Analytics and search: Analytics tools surface and visualize patterns; search tools return discrete results to match an expressed need. But these disciplines are blending. People want to drill in to high-level analysis to find the specific thing customers buzz about.  And many searchers don’t know how to articulate their need as a query and are looking for the big picture on a topic or trend. Forrester expects these solutions to come together, as search tools mainstream semantic features like entity extraction out of the box, and analytics vendors introduce new ways to investigate relationships and data output.  

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Business Technology 2020 – Questions And Answers

Alex Cullen

What will business and technology be like in 2020 – and what’s IT’s place in this new world? This is the subject of a teleconference that James Staten and I held for our clients yesterday and also the subject of an upcoming Forrester report.

In this teleconference, we painted a picture of the impact of business-ready, self-service technology, a tech-savvy and self-sufficient workforce, and a business world in which today’s emerging economies dwarf the established ones, bringing a billion new consumers with a radically different view of products and services, as well as in which surging resource costs – especially energy costs – crush today’s global business models.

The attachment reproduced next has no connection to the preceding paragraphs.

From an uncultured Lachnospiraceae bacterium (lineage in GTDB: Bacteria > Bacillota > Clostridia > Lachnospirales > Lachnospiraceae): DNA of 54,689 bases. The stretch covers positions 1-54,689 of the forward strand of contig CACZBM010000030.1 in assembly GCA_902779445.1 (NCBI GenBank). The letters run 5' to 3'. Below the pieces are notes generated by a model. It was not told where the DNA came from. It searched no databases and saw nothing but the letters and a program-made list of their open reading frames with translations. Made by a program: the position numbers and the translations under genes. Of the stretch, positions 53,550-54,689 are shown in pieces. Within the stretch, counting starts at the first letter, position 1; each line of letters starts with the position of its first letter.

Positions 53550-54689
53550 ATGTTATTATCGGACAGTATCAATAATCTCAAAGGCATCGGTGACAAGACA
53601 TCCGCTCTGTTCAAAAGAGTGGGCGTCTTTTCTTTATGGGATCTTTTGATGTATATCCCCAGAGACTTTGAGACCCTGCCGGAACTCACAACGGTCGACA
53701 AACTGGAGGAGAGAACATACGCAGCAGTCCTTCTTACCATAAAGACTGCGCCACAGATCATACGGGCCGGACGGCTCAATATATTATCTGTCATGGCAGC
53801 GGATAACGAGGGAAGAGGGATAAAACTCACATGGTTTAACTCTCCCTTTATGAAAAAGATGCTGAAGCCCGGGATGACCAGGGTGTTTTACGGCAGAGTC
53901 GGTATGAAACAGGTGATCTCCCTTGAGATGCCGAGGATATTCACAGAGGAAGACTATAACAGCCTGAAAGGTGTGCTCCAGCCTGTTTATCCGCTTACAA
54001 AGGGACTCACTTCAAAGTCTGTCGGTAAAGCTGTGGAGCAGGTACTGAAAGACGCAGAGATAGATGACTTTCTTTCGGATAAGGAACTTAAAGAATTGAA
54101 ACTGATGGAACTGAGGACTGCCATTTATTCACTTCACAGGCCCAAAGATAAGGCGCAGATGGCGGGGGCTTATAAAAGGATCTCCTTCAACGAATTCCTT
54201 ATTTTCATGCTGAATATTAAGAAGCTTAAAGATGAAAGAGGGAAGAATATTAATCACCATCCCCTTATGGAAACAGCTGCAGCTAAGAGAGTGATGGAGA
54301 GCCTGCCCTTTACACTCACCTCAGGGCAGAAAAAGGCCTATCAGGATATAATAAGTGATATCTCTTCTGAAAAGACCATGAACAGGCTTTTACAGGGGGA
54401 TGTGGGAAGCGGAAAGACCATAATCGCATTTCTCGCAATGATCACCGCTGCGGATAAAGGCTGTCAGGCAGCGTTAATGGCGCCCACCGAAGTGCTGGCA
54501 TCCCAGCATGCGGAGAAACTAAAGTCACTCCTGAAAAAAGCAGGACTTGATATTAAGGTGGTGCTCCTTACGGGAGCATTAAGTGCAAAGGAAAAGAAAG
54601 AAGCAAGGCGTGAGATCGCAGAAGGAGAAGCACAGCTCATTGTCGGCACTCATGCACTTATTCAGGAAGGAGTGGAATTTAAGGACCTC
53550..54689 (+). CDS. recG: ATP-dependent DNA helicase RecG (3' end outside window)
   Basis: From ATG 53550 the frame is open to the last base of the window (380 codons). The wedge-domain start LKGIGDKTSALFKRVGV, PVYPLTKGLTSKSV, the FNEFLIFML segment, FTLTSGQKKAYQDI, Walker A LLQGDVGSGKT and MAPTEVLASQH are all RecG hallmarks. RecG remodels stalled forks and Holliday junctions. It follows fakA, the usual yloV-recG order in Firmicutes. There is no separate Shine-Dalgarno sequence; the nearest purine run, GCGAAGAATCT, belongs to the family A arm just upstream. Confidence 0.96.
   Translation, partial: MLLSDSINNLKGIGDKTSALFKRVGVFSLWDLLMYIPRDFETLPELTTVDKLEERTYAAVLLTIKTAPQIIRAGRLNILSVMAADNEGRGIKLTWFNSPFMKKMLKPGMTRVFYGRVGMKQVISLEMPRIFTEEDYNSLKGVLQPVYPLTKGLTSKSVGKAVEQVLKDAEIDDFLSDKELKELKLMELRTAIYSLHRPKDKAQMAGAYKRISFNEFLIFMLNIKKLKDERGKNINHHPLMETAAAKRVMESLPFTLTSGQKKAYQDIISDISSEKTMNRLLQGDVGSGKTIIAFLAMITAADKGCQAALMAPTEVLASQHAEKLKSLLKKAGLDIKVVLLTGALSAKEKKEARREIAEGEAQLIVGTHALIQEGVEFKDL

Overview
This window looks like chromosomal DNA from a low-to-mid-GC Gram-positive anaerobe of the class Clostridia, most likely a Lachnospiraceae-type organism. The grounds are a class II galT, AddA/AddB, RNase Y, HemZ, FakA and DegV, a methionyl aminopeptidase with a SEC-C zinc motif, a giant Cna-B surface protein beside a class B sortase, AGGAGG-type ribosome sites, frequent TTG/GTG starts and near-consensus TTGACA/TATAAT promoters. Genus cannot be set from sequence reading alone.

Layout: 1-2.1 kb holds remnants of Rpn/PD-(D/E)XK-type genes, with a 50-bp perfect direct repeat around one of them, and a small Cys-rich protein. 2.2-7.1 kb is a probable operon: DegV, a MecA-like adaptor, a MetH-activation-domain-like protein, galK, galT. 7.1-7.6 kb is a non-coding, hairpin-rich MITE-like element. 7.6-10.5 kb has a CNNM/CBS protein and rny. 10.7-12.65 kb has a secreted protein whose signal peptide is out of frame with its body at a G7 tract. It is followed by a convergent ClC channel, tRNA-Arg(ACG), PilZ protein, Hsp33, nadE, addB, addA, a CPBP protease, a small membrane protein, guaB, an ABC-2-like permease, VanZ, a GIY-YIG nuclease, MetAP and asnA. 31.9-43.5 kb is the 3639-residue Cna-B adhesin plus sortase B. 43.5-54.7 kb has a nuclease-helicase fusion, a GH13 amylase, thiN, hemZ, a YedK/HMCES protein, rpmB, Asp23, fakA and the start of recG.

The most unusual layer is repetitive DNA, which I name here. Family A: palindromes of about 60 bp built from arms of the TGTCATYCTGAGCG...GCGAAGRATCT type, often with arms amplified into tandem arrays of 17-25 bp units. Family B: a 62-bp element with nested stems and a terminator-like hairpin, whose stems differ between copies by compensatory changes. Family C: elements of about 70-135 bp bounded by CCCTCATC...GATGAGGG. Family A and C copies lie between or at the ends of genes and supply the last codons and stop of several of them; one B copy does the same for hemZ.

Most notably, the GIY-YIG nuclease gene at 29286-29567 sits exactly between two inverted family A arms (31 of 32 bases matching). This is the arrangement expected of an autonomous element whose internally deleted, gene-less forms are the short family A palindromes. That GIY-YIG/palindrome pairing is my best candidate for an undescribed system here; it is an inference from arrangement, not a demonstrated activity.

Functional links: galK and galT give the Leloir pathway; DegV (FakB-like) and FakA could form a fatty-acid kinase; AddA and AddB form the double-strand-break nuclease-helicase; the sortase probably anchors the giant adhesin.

In the past, when new waves of technology swept into our businesses – everything from the 1980s’ PCs to today’s empowered technologies – the reaction was the swinging pendulum of “decentralized/embedded IT” followed by “centralized/industrialized IT.” These tired old reactions won’t work in the world 2020. Instead, businesses must move to a model we call Empowered BT.